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Tips for Navigating the Holiday Table

Many of us make our biggest dietary mistakes during the holidays. In fact, statistics show that Americans are the most apt to put on unwanted weight during Thanksgiving. Try to keep some of these tips in mind when navigating the holiday table:

  • Remember to eat your protein first. Eat your turkey before diving into the veggies. This will help to prevent any rises in blood sugar and also help to curb your appetite.
  • Buy organic vegetables and eat the skins—the greatest concentration of nutrients and fiber are in the skin or right beneath the skin.
  • Sprinkle cinnamon on winter squash and sweet potatoes. Cinnamon helps to stabilize blood sugar and adds great flavor.
  • The same goes for that holiday slice of pumpkin or apple pie. Both apples and pumpkins are excellent sources of many vitamins and minerals and the wonderful spices used in their recipes, including ginger, nutmeg and cinnamon have a positive effect on blood sugar and provide superior anti-oxidant protection.
  • Look for desserts made with healthy ingredients. A slice of pie with crust made from coconut flour or almond flour will have significantly lower carbohydrate and calorie counts than its traditional counterpart.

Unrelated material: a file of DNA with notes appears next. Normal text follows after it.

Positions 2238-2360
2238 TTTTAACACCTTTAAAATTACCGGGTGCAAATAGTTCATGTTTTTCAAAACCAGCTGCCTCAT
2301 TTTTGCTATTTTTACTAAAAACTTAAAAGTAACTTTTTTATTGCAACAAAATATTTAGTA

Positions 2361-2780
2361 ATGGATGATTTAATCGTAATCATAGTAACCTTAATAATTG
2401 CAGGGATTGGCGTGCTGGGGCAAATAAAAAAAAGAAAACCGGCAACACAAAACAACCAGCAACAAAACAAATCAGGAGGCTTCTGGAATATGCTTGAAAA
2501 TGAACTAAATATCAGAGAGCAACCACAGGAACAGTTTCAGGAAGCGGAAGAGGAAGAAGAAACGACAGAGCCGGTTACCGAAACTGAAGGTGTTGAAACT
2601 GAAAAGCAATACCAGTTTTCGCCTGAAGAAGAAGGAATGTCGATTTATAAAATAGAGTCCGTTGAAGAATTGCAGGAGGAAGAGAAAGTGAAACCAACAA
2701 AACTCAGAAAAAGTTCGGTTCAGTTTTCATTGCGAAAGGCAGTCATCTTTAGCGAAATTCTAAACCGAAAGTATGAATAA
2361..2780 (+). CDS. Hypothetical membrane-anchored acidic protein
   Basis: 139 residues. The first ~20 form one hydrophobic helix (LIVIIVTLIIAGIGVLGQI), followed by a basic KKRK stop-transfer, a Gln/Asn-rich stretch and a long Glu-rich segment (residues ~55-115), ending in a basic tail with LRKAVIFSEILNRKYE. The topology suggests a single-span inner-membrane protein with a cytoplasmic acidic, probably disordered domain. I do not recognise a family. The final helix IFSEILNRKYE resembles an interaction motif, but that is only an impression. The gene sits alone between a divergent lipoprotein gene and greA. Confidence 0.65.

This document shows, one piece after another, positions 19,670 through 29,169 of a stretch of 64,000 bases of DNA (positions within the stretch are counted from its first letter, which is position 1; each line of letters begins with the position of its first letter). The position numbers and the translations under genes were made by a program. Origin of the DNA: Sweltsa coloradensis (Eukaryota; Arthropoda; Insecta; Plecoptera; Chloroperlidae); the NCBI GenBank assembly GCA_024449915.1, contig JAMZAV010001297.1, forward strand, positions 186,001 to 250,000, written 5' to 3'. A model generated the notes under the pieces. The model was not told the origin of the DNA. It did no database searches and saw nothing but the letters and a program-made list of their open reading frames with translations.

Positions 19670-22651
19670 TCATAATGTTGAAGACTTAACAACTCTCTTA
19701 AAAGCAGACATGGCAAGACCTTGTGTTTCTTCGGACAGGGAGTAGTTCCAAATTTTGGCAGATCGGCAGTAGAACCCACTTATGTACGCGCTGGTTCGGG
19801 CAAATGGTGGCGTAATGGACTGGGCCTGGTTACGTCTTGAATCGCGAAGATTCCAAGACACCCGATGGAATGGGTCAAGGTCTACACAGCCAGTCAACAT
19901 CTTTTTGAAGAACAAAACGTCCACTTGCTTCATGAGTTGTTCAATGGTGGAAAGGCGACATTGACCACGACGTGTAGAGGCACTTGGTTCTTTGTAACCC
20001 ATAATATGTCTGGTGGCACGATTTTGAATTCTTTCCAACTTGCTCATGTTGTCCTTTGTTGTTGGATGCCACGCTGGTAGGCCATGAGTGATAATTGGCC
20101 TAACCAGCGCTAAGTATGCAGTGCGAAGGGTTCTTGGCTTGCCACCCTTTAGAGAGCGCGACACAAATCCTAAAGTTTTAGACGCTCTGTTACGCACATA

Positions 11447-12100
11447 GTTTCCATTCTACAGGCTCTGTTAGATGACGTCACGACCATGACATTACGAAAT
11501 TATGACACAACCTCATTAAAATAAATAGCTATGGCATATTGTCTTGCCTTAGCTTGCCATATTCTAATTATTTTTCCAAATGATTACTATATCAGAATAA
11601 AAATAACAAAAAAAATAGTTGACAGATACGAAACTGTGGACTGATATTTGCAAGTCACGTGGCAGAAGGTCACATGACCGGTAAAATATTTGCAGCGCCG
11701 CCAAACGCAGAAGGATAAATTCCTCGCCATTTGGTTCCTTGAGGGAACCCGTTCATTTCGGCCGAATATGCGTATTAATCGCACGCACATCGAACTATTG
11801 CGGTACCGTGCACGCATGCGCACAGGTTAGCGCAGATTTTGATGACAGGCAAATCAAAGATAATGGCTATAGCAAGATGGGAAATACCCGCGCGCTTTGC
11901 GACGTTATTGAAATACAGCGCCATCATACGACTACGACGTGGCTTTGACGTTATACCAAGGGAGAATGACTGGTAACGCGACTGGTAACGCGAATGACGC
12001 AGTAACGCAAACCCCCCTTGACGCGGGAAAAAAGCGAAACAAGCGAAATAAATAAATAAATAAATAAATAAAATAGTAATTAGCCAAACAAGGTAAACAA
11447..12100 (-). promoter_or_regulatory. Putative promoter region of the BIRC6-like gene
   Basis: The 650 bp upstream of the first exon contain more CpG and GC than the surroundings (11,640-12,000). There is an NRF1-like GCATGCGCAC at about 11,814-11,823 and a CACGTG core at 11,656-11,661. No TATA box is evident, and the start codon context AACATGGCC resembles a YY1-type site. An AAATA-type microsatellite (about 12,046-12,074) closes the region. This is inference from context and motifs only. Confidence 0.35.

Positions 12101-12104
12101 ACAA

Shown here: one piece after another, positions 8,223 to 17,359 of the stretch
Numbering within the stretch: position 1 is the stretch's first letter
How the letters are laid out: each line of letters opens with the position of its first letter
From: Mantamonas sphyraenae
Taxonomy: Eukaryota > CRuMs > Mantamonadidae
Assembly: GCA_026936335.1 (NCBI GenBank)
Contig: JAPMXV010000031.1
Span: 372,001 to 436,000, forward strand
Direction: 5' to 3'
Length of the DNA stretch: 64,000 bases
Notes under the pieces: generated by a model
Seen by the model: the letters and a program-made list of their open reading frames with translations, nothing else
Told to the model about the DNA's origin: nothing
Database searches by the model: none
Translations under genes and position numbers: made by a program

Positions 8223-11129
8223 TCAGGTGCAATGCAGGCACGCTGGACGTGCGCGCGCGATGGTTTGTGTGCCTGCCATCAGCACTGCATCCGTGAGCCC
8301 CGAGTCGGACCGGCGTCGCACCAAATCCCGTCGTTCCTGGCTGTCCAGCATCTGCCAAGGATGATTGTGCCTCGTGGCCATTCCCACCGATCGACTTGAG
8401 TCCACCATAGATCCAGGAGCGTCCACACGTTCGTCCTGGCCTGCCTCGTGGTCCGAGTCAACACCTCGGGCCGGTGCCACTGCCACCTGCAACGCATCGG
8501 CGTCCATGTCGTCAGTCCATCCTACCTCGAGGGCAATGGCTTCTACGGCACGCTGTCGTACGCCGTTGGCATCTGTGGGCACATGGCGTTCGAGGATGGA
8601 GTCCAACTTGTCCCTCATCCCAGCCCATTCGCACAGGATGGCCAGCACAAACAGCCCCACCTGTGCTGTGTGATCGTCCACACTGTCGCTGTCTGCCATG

• Use real butter. Stay away from shortening and margarine, which contain dangerous trans-fats.
  • Try Greek Yogurt as a topping, or in recipes that call for sour cream and cream cheese. Greek yogurt, especially that made from sheep milk and/or goat milk, is particularly healthful and has a thick, rich, creamy texture.
  • Stick to dressing your salad and cooking only with oils rich in heart-healthy monounsaturated fatty acids, and low in the inflammatory omega-6 fatty acids. Best options: extra virgin olive oil, macadamia nut oil, coconut oil and high-oleic safflower or sunflower oil.
  • Try adding a little finely minced garlic to freshly steamed and mashed turnips and squash— this adds delicious flavor and antioxidant health benefits.
  • Choose red wine over white. Red wine has a much higher concentration of anti-aging antioxidants called flavonols. I like the robust flavor of Chateauneuf-du-Pape with classic Thanksgiving fare.

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